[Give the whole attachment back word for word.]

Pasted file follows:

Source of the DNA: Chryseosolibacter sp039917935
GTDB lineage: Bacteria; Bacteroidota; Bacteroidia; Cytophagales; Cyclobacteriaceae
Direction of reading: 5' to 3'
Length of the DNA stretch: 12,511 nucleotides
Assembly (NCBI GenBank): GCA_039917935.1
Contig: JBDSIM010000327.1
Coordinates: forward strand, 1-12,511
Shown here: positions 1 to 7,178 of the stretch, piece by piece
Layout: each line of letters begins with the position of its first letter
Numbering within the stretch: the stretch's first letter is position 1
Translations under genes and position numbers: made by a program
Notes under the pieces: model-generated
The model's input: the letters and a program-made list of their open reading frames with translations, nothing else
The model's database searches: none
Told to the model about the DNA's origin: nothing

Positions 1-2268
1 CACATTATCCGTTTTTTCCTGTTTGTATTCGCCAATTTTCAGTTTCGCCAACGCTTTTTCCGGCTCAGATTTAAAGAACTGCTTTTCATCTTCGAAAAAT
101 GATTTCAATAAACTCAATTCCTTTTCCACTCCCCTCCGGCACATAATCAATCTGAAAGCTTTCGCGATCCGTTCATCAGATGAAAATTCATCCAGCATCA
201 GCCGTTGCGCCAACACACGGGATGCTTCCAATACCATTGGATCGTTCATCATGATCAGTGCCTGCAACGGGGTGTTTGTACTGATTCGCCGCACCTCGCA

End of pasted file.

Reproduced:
Source of the DNA: Chryseosolibacter sp039917935
GTDB lineage: Bacteria; Bacteroidota; Bacteroidia; Cytophagales; Cyclobacteriaceae
Direction of reading: 5' to 3'
Length of the DNA stretch: 12,511 nucleotides
Assembly (NCBI GenBank): GCA_039917935.1
Contig: JBDSIM010000327.1
Coordinates: forward strand, 1-12,511
Shown here: positions 1 to 7,178 of the stretch, piece by piece
Layout: each line of letters begins with the position of its first letter
Numbering within the stretch: the stretch's first letter is position 1
Translations under genes and position numbers: made by a program
Notes under the pieces: model-generated
The model's input: the letters and a program-made list of their open reading frames with translations, nothing else
The model's database searches: none
Told to the model about the DNA's origin: nothing

Positions 1-2268
1 CACATTATCCGTTTTTTCCTGTTTGTATTCGCCAATTTTCAGTTTCGCCAACGCTTTTTCCGGCTCAGATTTAAAGAACTGCTTTTCATCTTCGAAAAAT
101 GATTTCAATAAACTCAATTCCTTTTCCACTCCCCTCCGGCACATAATCAATCTGAAAGCTTTCGCGATCCGTTCATCAGATGAAAATTCATCCAGCATCA
201 GCCGTTGCGCCAACACACGGGATGCTTCCAATACCATTGGATCGTTCATCATGATCAGTGCCTGCAACGGGGTGTTTGTACTGATTCGCCGCACCTCGCA